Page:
The Causes Of Asthma

A person that has asthma sufferers from the chronic obstruction and inflammation of their bronchial tubes. When people think about asthma, they often think of asthma attacks, episodes in which someone experiences severe shortness of breath. A person with asthma has asthma regardless of whether or not they are experiencing an attack. However, their symptoms may not flare up unless they are triggered by something. There are all kinds of different things that can trigger an asthma attack, from illness to cold air to stress to allergens.

An allergen is any substance that produces an allergic reaction in someone. Examples of common allergens include pollen, dust, and grass. If a person with a sensitivity is exposed to an allergen, their immune system regards it as a foreign substance. The body then releases chemicals to protect the body from the substance. These chemicals can lead to an asthma attack.

Typical Asthma Triggers

Indoor allergens, like dust, mold, and pet dander, and outdoor allergens, like pollens or grasses

Strenuous exercise

Airborn irritants, like cigarette smoke and chemical fumes

Severe weather conditions, like cold or extremely dry air


Illnesses, such as colds, viruses, and the flu

The leading cause of severe asthma attacks is viral respiratory infections. The flu is a prime example of this. For the most part, bacterial infections do not trigger asthma attacks.

In some cases, people with heartburn may experience asthma symptoms as stomach acid enters their esophagus.

Prescription and over-the-counter drugs

Approximately 20% of asthma sufferers have a sensitivity to aspirin or other pain relievers, like ibuprofen. Beta blockers, which are prescribed for conditions like glaucoma, migraines, and high blood pressure, can also trigger asthma symptoms. It is best for those with asthma to talk with an allergist about whether or not they should take these kinds of medications.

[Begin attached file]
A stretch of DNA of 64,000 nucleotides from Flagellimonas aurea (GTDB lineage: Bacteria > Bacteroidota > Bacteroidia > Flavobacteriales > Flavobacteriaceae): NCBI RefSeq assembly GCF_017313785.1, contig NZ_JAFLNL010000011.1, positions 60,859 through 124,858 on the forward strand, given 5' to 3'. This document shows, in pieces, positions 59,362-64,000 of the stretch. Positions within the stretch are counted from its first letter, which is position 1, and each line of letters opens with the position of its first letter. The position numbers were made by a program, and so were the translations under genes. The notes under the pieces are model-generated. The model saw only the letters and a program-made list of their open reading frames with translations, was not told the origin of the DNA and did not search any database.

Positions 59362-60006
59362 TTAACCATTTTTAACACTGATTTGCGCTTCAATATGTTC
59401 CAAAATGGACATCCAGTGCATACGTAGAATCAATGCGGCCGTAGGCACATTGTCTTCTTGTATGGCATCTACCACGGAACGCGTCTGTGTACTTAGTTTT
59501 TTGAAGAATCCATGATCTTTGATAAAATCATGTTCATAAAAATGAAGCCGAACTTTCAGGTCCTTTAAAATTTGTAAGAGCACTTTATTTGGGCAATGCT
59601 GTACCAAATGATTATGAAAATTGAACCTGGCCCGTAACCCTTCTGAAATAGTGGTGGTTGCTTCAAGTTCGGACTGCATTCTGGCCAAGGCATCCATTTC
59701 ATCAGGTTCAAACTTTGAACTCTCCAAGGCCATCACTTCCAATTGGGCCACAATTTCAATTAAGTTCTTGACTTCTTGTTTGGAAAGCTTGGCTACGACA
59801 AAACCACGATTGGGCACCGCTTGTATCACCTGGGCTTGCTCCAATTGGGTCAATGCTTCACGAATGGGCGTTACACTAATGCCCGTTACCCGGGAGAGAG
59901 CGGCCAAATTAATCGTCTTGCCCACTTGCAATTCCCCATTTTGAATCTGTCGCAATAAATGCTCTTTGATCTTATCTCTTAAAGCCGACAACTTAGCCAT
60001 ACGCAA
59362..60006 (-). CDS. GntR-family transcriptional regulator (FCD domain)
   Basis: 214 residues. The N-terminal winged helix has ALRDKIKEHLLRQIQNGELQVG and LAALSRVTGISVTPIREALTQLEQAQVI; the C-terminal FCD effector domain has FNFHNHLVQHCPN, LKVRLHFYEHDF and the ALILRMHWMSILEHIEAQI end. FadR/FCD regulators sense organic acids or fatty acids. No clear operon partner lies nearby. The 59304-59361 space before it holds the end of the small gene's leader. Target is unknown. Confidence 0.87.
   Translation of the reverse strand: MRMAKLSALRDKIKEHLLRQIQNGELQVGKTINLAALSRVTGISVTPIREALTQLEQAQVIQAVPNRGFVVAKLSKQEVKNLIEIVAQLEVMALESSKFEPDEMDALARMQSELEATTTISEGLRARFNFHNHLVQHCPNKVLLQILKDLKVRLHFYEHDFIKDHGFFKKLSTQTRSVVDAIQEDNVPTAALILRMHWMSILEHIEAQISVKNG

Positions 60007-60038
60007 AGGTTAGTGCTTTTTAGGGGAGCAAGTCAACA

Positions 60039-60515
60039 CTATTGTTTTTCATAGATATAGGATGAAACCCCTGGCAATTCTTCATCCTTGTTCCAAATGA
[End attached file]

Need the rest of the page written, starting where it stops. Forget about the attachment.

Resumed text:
Food additives

There are a few food additives that can trigger asthma symptoms. However, these reactions are rare. The ingredient that is most likely to trigger asthma symptoms is sulfite, which is a type of preservative. It is used to preserve some wines and beers, and it can also be found in frozen potatoes.

People with asthma are constantly experiencing lung inflammation. Their symptoms are always present, but those symptoms worsen when the person is exposed to an asthma trigger. This can make it very difficult for a person to breathe. Asthma sufferers need to be aware of their triggers.

Many people that have asthma see their symptoms flare up when they exercise. There are also people that exclusively experience asthma symptoms when exercising. This is known as exercise-induced asthma or EIA. It may also be referred to as EIB, exercise-induced bronchoconstriction. Exercise is important to your health, so it shouldn’t be avoided. Instead, you should work with a doctor to come up with an exercise plan.

If there is a history of allergies in your family, you are more likely to develop asthma. A significant amount of people that have asthma also experience allergies. This is known as “allergic asthma.”

It’s easier to comprehend asthma when you understand how your airways work. Your airways are essentially tubes; they bring air in and out of your lungs. When someone has asthma, their airways are perpetually swollen and sensitive. This makes them far more sensitive to triggers like inhaled substances. Exposure to a trigger can cause a reaction in the airways.

If a person’s airways react to something, the muscles around the airways begin to tighten. This makes the airways more narrow, which can make it difficult to breathe. As the swelling increases, the airways become more and more narrow. If there are cells in the airways, the airways may also be full of mucus, a thick and sticky liquid that can cause airways to become even more narrow.